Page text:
Canada Museum



Mio is an administrative district of Mihama Town, Wakayama. It is known as a major hometown for emigrants, many of whom migrated to Canada. Some of them brought Canadian lifestyles and architectual styles back to Mio. This facility was built in a symbolic blending of a Japanese and Western-style house. It showcases the unique history and culture of Mio. Its roots were formed by the emigrants and their life experiences in Canada. The Canada Museum strives to fill the role of passing and preserving the local heritage, historical artifacts and migration resources for future generations. Visitors can also enjoy a cup of coffee at the cafe in the museum and relax while thinking about the old times when Mio sent people to Canada.

On May 11, 2021, a totem pole and a statue of Gihei Kuno were erected in the courtyard of Canada Museum. Toshio Takai, who is Gihei's great grandson, donated these new symbols of Mio to Mihama Town with the support of Sammy Takahashi (Japan-Canada Chamber of Commerce). Squamish Nation master carver Darren Yelton crafted the totem pole in Vancouver in honor of the life of Gihei and his impact on two communities spanning the Pacific. According to Yelton, the salmon represents the cycle of life. The bald eagle is a symbol of power and prestige, and the grizzly bear symbolizes strength.
Opening hours

Open:10:00 a.m. - 4:00 p.m.

Sunday, Monday, Wednesday to Saturday

Closed : Every Tuesday, December 29th ~January 3rd

Admission Fee

High school students/Adults (¥150 Cash only)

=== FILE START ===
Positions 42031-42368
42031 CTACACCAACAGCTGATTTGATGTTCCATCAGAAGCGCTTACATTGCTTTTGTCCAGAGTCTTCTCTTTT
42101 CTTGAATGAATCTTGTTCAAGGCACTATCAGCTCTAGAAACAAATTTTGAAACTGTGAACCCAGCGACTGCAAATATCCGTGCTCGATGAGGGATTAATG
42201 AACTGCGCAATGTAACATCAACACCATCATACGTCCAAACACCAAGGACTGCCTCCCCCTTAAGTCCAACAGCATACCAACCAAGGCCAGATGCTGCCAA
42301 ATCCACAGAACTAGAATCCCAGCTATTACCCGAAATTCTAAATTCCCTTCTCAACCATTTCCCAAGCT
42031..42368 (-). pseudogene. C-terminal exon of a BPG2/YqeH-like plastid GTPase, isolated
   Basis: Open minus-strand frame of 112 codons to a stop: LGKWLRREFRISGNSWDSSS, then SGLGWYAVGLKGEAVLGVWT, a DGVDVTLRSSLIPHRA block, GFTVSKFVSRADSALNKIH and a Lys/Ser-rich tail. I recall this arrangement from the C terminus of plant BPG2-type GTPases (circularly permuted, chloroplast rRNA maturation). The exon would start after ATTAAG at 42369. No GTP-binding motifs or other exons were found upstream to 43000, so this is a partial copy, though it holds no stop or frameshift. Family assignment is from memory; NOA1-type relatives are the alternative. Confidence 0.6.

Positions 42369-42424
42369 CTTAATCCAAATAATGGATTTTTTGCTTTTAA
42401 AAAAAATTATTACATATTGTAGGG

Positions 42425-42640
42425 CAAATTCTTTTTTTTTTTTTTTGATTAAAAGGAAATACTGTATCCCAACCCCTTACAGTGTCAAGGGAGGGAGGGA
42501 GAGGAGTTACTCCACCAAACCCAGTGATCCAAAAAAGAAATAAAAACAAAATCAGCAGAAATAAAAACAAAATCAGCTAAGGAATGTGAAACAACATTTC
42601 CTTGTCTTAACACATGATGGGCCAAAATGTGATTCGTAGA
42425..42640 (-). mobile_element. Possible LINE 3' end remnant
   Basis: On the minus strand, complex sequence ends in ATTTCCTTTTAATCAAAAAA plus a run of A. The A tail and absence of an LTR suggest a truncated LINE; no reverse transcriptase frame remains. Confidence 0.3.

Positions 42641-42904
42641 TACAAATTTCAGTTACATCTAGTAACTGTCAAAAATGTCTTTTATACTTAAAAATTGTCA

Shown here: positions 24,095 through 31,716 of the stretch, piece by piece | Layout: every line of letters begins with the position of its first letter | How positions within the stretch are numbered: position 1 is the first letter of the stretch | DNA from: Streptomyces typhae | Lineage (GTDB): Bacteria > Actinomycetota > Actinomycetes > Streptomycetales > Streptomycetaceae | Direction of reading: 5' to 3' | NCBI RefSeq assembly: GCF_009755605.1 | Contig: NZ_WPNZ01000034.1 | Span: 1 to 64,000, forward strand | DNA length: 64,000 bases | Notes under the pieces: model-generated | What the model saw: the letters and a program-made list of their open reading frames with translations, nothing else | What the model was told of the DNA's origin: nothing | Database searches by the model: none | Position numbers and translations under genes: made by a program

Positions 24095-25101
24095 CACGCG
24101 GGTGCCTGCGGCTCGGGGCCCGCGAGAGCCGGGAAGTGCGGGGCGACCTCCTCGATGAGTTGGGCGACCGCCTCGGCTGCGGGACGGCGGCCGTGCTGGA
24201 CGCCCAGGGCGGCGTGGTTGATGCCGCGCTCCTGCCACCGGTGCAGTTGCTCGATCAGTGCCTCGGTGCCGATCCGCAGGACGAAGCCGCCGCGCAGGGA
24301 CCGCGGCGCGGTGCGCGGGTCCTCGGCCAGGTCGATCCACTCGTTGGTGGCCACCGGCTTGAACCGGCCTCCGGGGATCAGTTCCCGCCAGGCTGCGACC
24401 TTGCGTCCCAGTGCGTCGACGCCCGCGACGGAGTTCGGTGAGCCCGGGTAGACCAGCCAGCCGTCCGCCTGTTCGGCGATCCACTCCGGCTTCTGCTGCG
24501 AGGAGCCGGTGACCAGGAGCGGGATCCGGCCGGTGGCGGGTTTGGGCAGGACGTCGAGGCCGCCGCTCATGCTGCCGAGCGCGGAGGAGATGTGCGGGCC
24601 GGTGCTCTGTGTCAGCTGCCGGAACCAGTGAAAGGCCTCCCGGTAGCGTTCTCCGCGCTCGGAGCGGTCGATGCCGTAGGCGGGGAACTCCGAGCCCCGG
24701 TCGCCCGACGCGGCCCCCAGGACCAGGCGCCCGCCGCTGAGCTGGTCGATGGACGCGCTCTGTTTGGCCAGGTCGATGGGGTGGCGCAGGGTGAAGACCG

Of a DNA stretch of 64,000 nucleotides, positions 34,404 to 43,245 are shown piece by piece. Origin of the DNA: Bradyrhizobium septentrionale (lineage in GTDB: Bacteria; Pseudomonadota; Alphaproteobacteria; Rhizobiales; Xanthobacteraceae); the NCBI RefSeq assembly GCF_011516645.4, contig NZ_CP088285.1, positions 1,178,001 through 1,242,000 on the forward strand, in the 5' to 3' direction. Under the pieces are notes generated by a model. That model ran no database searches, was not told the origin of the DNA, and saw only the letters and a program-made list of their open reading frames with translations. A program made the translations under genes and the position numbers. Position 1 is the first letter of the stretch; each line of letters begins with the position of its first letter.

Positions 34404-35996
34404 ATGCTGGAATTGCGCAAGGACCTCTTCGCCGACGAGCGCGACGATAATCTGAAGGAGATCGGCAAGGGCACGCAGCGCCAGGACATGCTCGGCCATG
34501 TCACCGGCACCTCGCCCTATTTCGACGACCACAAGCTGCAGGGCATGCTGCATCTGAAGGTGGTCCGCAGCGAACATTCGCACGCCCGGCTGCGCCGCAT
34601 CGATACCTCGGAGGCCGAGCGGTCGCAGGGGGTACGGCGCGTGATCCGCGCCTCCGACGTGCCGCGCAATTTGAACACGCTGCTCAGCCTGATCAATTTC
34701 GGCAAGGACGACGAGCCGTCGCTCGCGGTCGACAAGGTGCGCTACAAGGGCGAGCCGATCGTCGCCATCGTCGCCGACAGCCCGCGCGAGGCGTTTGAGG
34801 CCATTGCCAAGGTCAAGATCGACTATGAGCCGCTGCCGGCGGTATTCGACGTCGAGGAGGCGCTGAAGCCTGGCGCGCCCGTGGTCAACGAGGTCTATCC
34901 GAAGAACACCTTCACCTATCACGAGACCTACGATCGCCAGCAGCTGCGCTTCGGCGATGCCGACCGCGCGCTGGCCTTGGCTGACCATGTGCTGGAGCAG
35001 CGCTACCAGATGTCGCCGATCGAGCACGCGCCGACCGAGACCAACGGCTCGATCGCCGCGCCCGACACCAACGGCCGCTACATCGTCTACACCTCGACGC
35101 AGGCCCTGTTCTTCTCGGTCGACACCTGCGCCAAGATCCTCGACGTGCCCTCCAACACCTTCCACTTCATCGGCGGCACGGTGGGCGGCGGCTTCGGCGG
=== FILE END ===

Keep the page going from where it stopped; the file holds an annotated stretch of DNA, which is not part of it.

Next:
Students or Children under the age of 15 are free


Language : Japanese


Address 482,Mio,Mihama-cho,Hidaka-gun,Wakayama,644-0045,Japan
The nearest bus stop America-Mura bus stop

Information provided by Canada Museum


Museum Floor Map download

Ryuo-jinja Shinto Shrine



Entrance to the shrine

The Ryuo-jinja Shinto Shrine is located in the south of Mio and built on a sheer cliff overlooking the sea. The Japanese name "Ryuo” means “the king of dragon”. The dragon has been regarded as the god of water and the local villagers have prayed at the shrine for their safety while fishing and sailing for a long time. It was said that the villagers built this shrine to ensure maritime traffic safety. In the past, there was a tradition for the local people to have festivals at this shrine to hope for rain that is essential for agriculture. In 1953, heavy flooding occurred in Mio and festivals were no longer held. The shrine is accessed by a steep paved path with a Torii at the entrance. It is about a 10 minute walk.

Ako tree

The Ako tree is a large subtropical tree in Eastern Asia. The Ako tree at Ryuo-jnja Shinto Shrine has a circumference of ten meters at its base, from where the trunk divides in two. The one trunk that grows out diagonally to the south is 3.2 meters long, and the branches that grow out from it reach eleven meters in height. This tree at the shrine is estimated to be between 300-350 years old. It is common to see large,old trees at shrines and temples in Japan. The Japanese believe that gods live in natural and living things and often regard trees around temples to be sacred.